By: Julie Bressler, Education Director and Rabbinical Student at Hebrew Union College in Los Angeles

As the #metoo movement emerged last fall, I kept thinking – how will we talk about this at camp? How can we utilize the safe space of camp to teach campers about this unfortunate reality of our world? Camp is a place where people feel safe and accepted, yet, like anywhere, this cultural reality creeps in and influences our behavior here as well.

During staff week, all counselors participated in a program focused on the influence of gender-based expectations around camp. There is a desire to believe that these binary expectations do not enter the camp space as so many of us say that we are our best and truest selves at camp. While this sentiment is largely true, this program helped us to acknowledge that negative language and sense of self emerges from our treatment of one another at camp too. We talked about gender stereotypes and the ways in which our gender identity influenced our experiences as campers and staff.

We then shared our own stories and discussed how we can work together to promote a more holistic and healthy sense of identity at camp this summer. Counselors came up with body positivity posters to hang in their cabins and discussed with one another how to help build up their campers’ confidence. I was inspired by the counselors’ commitment to making change to camp culture and willingness to share their own experiences. Through this honesty and openness, I knew this summer would be one of change, growth, and support.

With these ideas in mind, several Eidot (sessions) at camp have engaged in programming over the past few weeks to discuss this issue of gender expectations and healthy. Counselors, Rashim (unit heads), and Sganim (assistant unit heads) worked with Jewish educators across camp to develop programs that honored the different maturity levels and experience levels of the campers and staff in each session. As we developed these programs, we thought about how to challenge the campers to think critically about how gender expression influences their experience at camp and provide them with tools to feel empowered to speak up when they witness unsupportive behaviors.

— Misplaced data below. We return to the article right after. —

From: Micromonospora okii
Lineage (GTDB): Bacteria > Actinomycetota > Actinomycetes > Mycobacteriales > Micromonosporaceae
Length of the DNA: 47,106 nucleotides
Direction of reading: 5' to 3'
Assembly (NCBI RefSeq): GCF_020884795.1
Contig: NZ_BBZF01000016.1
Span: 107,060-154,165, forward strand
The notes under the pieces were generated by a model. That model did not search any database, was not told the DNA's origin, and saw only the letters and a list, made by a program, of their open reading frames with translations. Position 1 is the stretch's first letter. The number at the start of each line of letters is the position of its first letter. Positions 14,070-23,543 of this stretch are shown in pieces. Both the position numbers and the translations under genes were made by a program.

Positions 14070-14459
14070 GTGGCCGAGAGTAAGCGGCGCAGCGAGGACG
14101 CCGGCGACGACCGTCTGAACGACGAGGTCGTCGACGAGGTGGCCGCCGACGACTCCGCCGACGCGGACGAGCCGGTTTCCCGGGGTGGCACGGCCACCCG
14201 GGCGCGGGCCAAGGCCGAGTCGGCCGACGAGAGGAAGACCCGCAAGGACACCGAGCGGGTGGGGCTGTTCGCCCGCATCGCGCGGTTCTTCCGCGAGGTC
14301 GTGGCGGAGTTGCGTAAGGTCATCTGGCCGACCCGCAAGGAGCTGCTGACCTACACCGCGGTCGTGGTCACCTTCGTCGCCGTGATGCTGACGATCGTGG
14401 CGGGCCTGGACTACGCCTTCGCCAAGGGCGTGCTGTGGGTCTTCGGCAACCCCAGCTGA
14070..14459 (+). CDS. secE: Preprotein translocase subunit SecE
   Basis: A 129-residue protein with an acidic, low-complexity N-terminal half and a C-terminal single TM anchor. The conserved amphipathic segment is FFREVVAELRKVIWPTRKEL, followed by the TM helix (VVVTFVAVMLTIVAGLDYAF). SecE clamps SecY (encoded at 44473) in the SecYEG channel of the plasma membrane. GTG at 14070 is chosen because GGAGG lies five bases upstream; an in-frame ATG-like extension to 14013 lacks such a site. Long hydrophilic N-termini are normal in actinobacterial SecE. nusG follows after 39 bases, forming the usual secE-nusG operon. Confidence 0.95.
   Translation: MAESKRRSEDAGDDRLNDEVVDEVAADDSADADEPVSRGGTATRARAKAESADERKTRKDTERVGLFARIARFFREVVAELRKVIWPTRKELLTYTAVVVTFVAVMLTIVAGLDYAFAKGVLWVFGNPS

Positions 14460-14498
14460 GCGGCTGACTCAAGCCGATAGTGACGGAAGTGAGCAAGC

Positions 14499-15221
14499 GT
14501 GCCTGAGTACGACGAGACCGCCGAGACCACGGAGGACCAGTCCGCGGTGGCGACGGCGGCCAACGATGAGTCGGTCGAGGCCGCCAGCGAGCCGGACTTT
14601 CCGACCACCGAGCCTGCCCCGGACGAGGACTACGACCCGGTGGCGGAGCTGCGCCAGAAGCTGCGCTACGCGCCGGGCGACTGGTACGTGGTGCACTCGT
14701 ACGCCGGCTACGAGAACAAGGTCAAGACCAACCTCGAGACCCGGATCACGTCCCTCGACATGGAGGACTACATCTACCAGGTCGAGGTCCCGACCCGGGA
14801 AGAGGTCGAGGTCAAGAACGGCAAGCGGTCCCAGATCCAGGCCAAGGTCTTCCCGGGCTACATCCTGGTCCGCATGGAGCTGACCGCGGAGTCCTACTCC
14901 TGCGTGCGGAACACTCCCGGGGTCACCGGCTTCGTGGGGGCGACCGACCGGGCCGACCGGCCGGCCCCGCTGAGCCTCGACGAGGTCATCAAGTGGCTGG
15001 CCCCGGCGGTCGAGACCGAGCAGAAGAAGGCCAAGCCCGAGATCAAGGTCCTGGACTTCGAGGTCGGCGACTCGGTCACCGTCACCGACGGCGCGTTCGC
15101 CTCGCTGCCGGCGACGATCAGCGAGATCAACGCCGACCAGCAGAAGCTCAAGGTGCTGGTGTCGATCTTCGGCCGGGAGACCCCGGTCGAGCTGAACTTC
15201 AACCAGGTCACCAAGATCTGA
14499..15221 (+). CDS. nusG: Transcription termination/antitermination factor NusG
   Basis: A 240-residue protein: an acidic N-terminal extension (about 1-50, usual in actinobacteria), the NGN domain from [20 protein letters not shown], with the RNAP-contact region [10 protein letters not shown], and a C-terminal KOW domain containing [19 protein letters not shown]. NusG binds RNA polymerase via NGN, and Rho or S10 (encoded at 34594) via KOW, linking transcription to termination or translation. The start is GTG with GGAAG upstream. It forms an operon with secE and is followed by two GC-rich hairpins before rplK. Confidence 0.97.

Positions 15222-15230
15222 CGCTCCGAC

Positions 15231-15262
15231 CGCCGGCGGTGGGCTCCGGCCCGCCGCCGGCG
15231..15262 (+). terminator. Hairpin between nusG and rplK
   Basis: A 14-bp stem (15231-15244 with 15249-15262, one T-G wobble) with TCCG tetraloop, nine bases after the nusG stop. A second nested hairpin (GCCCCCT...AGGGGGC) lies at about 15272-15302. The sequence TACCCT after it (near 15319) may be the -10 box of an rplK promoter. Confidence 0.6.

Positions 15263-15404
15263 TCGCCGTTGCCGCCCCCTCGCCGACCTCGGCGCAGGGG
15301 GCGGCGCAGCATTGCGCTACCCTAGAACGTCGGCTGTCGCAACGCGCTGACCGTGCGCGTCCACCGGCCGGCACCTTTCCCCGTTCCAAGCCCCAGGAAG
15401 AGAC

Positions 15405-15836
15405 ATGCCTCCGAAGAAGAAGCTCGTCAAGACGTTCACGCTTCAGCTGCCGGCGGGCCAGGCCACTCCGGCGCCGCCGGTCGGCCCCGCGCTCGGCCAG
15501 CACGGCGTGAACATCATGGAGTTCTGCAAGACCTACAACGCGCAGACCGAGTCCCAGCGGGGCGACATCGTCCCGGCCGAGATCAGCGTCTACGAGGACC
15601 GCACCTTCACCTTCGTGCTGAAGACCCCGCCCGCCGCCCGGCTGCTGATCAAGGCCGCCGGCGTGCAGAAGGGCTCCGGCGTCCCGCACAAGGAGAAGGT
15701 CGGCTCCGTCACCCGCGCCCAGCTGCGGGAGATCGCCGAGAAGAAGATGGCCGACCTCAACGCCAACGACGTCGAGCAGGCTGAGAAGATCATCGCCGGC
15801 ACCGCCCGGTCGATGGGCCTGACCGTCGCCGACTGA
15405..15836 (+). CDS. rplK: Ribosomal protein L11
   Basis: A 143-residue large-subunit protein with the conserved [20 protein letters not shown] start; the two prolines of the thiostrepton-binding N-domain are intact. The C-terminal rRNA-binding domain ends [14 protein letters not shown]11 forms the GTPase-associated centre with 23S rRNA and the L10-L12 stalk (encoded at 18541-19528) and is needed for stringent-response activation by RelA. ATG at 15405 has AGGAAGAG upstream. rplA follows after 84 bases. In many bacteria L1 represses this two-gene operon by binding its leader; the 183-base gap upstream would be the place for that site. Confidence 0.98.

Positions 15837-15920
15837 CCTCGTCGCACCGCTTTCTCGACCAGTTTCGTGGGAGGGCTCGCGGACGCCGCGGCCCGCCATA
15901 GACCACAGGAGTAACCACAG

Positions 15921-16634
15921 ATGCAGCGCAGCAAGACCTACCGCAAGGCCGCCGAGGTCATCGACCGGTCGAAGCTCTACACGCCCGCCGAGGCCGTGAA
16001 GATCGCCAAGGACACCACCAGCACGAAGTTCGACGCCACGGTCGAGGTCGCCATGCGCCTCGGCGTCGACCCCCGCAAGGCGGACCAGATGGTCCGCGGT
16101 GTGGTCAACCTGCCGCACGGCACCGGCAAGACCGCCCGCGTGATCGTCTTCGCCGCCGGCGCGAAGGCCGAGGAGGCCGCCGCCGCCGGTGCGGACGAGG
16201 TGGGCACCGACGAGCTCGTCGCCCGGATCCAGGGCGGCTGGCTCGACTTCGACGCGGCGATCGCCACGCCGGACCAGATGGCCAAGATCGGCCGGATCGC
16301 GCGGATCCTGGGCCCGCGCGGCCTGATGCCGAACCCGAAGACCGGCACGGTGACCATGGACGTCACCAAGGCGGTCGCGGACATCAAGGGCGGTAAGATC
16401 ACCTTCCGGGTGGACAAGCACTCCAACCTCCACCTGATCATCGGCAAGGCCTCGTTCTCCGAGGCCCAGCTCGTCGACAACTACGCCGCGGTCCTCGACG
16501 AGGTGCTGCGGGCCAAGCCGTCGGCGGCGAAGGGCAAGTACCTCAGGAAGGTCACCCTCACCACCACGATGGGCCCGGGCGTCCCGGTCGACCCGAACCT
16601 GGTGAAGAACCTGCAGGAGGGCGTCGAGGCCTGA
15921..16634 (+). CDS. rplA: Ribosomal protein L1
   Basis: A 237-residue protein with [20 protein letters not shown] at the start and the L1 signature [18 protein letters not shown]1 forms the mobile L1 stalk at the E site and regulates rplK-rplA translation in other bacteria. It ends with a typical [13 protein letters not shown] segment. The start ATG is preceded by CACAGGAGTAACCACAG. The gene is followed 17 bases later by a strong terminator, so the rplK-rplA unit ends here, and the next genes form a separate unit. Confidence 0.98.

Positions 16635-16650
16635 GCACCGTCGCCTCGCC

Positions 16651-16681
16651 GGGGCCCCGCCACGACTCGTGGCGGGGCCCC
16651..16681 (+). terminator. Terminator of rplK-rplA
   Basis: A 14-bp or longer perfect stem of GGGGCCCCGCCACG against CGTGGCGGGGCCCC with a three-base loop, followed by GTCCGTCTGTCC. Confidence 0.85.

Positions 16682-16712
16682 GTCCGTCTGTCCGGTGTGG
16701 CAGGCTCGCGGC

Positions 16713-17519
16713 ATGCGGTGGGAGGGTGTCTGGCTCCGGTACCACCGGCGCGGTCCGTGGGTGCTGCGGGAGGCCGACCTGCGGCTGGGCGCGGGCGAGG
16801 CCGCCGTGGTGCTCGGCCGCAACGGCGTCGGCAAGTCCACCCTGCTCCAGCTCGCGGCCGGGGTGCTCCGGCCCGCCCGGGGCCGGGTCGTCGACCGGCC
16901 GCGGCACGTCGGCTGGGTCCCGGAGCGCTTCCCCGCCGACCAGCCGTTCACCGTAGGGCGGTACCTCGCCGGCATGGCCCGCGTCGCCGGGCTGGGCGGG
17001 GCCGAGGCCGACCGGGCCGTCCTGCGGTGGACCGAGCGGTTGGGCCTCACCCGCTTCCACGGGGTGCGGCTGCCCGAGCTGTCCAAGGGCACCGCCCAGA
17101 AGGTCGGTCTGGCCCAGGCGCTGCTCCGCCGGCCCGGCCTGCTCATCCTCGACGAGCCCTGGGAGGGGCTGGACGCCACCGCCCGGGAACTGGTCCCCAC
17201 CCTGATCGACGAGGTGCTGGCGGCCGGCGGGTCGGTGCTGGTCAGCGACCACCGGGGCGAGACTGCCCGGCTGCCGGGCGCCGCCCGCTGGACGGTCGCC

Shomrim (6th-7th graders) discussed gender expectations through a program that educated the campers about gender identity and the spectrum of gender expression. They learned about Camp Newman’s commitment to the inclusion of staff and campers who identify outside of the gender binary. The campers expressed a great sense of pride and understanding about this policy. At the end of their program, campers and staff thought about how they can be allies.

Campers in Rishonim (8th-9th graders) and Hagigah (10th-11th graders) participated in programs to discuss healthy relationships and self-confidence.

You glow + make everyone around you happy … be someone’s ray of sun + someone will always return the favor :*)

In Rishonim, campers washed away their insecurities literally (using markers on coffee filters and dipping them into a kiddie pool) and figuratively through conversations with their cabin. At the end of the program, counselors and campers alike shared characteristics that make them proud of themselves with one another. Hearing these campers shout so many positive qualities into the air brought tears to my eyes. In a time when social media and the world at large can make a teenager feel unworthy and less than others, camp helps these campers find so much to love about themselves.

Hagigah discussed the power of language and its influence on our relationships with one another. With staff support, campers talked about words that bring us down and brainstormed words we can use to build one another up. Campers filled huge sheets of butcher paper with compliments and statements of support for one another and committed to using this type of language moving forward at camp.

As the #metoo conversation continues to be a focus of our media and within the Jewish community, I am proud that Camp Newman is providing spaces for meaningful and challenging conversations. Admitting our own part in this culture development is not easy, but it has enabled us to move forward to think about how we can change the culture to be more inclusive and supportive for ourselves and generations of campers and staff in the future.